Stellar classification is the categorisation of stars based on their characteristic electromagnetic spectra. The spectral flux density is used to represent the spectrum such as a star. In radiometry and colorimetry, the spectral power distribution of a light source is a measure o
In telecommunications, transmission is the process of sending and propagating an analogue or digital information signal over a physical point-to-point or point-to-multipoint transmission medium, either wired, optical fiber or wireless. One example of transmission is the sending of a signal with limited duration, for example a block or packet of data, a phone call, or an email. Transmission technologies and schemes refer to physical layer protocol duties such as modulation, line coding, error control, bit synchronization and multiplexing, but the term may involve higher-layer protocol duties, for example, digitizing an analog message signal, data compression. Transmission of a digital message, or of a digitized analog signal, is known as digital communication
In physics, power is the rate of doing work or of transferring heat, i.e. the amount of energy transferred or converted per unit time. Having no direction, it is a scalar quantity. In the International System of Units, the unit of power is the joule per second, known as the watt in honour of James Watt, the eighteenth-century developer of the condenser steam engine. Another common and traditional measure is horsepower. Being the rate of work, the equation for power can be written: power = work time As a physical concept, power requires both a change in the physical system and a specified time in which the change occurs; this is distinct from the concept of work, only measured in terms of a net change in the state of the physical system. The same amount of work is done when carrying a load up a flight of stairs whether the person carrying it walks or runs, but more power is needed for running because the work is done in a shorter amount of time; the output power of an electric motor is the product of the torque that the motor generates and the angular velocity of its output shaft.
The power involved in moving a vehicle is the product of the traction force of the wheels and the velocity of the vehicle. The rate at which a light bulb converts electrical energy into light and heat is measured in watts—the higher the wattage, the more power, or equivalently the more electrical energy is used per unit time; the dimension of power is energy divided by time. The SI unit of power is the watt, equal to one joule per second. Other units of power include ergs per second, metric horsepower, foot-pounds per minute. One horsepower is equivalent to 33,000 foot-pounds per minute, or the power required to lift 550 pounds by one foot in one second, is equivalent to about 746 watts. Other units include a logarithmic measure relative to a reference of 1 milliwatt. Power, as a function of time, is the rate at which work is done, so can be expressed by this equation: P = d W d t where P is power, W is work, t is time; because work is a force F applied over a distance x, W = F ⋅ x for a constant force, power can be rewritten as: P = d W d t = d d t = F ⋅ d x d t = F ⋅ v In fact, this is valid for any force, as a consequence of applying the fundamental theorem of calculus.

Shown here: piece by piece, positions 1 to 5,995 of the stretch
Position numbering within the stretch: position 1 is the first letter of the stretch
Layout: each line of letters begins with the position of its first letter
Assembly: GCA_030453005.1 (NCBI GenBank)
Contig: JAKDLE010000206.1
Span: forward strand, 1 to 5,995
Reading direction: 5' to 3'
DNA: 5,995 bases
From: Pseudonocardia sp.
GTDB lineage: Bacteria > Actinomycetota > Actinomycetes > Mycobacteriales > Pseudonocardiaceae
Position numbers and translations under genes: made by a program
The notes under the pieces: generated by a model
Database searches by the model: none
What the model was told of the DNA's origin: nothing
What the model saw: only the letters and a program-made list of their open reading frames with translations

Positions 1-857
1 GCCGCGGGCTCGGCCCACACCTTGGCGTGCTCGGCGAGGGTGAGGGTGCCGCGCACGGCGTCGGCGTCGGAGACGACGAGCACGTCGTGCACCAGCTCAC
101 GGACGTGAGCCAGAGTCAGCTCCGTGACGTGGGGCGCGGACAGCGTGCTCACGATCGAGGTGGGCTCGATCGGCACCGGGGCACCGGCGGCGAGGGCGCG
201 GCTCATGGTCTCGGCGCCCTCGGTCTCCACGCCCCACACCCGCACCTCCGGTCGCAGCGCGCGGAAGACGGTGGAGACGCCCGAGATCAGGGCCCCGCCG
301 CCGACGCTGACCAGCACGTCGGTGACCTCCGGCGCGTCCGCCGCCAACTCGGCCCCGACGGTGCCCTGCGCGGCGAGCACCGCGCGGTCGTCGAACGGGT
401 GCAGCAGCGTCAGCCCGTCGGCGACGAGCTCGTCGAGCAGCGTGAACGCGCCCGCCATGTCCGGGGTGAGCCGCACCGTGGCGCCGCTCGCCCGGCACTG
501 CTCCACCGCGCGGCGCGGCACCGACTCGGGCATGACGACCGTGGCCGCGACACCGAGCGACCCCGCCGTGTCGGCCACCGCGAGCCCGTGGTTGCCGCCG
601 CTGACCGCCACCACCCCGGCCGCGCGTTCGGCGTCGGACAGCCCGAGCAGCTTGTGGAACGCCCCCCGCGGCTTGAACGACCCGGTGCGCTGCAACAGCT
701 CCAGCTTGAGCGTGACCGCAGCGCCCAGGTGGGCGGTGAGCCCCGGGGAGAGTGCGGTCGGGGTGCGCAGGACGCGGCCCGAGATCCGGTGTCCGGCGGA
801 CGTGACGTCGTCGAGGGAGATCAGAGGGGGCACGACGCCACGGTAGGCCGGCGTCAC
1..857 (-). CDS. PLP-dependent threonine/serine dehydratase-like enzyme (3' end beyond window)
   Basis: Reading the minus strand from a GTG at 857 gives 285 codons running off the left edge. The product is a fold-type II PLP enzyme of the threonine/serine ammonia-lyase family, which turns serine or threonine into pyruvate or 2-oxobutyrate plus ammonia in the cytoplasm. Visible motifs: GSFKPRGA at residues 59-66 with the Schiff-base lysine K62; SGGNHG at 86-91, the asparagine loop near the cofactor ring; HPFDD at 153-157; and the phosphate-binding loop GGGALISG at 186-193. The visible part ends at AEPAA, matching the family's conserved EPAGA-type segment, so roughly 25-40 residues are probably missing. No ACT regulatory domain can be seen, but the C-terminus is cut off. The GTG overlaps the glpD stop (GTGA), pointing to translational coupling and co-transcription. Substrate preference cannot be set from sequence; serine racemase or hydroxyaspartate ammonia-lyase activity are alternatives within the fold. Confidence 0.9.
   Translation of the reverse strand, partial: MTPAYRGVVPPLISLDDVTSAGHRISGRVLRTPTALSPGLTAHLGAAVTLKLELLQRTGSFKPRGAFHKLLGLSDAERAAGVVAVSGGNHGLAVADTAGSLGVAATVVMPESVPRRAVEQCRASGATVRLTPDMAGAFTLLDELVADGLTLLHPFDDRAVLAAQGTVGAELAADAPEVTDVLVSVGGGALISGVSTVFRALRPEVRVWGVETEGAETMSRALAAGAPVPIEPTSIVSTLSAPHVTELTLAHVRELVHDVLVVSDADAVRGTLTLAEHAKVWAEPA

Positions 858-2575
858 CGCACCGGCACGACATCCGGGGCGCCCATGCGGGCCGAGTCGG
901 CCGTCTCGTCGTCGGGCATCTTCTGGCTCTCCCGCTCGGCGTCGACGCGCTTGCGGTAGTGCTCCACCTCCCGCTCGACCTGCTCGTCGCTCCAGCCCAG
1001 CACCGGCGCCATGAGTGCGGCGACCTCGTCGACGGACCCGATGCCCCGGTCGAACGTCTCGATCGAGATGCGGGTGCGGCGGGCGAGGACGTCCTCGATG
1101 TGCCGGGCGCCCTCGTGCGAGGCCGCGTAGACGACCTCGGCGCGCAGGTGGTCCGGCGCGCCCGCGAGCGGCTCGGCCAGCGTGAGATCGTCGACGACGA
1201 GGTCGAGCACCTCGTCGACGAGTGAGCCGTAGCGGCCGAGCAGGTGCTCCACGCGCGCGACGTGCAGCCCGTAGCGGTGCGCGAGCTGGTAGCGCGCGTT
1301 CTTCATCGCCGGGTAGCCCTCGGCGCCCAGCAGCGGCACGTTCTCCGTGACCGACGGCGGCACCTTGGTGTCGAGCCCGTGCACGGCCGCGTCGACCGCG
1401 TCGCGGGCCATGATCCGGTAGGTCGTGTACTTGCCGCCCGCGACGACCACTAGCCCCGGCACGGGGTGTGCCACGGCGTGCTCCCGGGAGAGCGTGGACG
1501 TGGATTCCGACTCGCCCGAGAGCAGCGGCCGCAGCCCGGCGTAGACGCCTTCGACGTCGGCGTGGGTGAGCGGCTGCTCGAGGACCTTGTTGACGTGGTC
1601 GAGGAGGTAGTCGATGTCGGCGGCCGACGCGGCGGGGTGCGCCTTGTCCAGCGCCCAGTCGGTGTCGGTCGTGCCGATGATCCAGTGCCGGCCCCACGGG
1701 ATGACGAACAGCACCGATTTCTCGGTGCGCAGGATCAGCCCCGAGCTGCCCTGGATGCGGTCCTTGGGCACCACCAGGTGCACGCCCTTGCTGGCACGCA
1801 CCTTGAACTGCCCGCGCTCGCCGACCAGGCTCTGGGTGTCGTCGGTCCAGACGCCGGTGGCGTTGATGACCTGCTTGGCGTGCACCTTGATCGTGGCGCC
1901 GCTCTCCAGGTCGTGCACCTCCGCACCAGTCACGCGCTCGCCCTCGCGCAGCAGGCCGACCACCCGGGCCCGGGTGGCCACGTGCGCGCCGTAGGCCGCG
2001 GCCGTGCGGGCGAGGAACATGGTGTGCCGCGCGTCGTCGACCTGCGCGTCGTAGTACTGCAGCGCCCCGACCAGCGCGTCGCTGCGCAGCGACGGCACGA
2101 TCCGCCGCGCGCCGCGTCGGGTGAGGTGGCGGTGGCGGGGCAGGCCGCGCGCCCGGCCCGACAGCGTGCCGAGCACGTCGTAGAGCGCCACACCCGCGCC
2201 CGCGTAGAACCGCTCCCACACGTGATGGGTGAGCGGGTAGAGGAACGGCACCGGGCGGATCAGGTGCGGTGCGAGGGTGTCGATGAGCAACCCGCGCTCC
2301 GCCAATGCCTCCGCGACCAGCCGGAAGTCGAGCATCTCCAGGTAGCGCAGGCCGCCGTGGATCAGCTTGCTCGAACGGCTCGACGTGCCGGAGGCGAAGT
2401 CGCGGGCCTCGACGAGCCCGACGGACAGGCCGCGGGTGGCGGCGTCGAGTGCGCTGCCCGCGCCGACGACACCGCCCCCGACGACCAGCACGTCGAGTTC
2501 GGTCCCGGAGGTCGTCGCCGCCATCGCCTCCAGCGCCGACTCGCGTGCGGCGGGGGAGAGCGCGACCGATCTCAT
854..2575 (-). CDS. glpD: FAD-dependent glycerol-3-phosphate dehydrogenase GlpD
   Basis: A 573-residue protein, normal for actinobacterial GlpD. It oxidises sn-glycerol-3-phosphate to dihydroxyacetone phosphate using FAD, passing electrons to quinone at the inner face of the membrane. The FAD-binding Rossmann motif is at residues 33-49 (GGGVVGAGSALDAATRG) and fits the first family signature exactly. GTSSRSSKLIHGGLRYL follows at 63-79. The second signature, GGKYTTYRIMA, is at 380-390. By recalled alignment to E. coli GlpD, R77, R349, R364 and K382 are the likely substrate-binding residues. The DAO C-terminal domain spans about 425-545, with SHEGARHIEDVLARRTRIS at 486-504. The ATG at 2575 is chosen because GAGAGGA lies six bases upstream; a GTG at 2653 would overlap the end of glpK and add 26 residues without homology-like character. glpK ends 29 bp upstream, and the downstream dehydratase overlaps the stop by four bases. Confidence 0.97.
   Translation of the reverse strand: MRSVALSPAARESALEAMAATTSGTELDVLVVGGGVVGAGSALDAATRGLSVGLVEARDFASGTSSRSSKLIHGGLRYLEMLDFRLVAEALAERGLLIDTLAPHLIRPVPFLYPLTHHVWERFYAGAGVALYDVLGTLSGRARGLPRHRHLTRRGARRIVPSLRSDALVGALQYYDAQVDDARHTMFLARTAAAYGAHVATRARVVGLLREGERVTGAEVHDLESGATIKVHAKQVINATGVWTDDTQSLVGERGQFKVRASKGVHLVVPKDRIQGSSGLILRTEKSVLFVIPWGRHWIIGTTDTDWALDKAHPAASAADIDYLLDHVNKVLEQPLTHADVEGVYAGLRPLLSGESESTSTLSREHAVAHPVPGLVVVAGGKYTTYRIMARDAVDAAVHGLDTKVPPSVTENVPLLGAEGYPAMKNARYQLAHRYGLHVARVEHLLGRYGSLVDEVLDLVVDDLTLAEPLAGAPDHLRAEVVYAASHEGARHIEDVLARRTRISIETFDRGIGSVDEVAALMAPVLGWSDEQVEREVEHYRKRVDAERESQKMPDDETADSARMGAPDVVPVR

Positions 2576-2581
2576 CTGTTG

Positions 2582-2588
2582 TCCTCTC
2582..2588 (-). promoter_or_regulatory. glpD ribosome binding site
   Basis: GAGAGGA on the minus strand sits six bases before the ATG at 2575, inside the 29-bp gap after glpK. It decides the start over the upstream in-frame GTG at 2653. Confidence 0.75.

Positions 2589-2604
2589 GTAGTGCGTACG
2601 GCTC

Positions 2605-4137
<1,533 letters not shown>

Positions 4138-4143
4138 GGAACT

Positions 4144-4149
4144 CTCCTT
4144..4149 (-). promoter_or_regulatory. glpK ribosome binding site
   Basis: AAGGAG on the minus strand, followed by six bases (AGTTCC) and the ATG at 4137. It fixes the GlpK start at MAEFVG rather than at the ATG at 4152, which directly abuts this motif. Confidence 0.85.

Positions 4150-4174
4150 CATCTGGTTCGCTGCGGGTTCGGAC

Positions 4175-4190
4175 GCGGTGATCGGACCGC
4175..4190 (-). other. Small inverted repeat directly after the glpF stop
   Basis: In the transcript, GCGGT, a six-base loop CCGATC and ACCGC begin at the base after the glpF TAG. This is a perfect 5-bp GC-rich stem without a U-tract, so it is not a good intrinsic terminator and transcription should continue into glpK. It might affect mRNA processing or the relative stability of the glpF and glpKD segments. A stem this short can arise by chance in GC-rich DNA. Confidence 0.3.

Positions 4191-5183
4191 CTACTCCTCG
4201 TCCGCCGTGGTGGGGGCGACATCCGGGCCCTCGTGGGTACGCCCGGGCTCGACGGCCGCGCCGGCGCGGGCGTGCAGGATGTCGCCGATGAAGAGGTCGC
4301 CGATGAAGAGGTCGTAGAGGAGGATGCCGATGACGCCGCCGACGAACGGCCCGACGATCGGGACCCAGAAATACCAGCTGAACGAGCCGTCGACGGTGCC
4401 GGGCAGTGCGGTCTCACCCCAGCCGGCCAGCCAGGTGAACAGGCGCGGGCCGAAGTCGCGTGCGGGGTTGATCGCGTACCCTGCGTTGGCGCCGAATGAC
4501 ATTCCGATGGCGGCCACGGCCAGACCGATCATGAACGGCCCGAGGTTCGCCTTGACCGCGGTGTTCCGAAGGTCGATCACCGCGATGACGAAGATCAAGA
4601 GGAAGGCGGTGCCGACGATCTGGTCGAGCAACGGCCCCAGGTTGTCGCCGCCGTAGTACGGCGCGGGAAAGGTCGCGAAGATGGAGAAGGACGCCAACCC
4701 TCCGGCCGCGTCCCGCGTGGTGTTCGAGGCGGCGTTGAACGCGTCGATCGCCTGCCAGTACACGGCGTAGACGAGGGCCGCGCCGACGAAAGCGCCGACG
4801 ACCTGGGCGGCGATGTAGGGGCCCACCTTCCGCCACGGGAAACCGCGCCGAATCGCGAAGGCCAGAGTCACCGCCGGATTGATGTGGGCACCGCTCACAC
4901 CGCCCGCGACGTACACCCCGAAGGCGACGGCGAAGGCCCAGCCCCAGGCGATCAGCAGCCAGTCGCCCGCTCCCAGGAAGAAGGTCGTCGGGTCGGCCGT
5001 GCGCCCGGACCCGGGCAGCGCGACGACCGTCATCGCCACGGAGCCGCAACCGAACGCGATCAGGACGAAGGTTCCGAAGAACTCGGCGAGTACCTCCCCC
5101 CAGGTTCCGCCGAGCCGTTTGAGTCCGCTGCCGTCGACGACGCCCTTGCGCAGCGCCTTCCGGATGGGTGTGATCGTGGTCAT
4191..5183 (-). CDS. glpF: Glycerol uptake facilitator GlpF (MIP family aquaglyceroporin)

As a simple example, burning one kilogram of coal releases much more energy than does detonating a kilogram of TNT, but because the TNT reaction releases energy much more it delivers far more power than the coal. If ΔW is the amount of work performed during a period of time of duration Δt, the average power Pavg over that period is given by the formula P a v g = Δ W Δ t, it is the average amount of energy converted per unit of time. The average power is simply called "power" when the context makes it clear; the instantaneous power is the limiting value of the average power as the time interval Δt approaches zero. P = lim Δ t → 0 P a v g = lim Δ t → 0 Δ W Δ t = d W d t. In the case of constant power P, the amount of work performed during a period of duration t is given by: W = P t. In the context of energy conversion, it is more customary to use the symbol E rather than W. Power in mechanical systems is the combination of forces and movement. In particular, power is the product of a force on an object and the object's velocity, or the product of a torque on a shaft and the shaft's angular velocity.
Mechanical power is described as the time derivative of work. In mechanics, the work done by a force F on an object that travels along a curve C is given by the line integral: W C = ∫ C F ⋅ v d t = ∫ C F ⋅ d x, where x defines the path C and v is the velocity along this path. If the force F is derivable from a potential applying the gradi
General Services Administration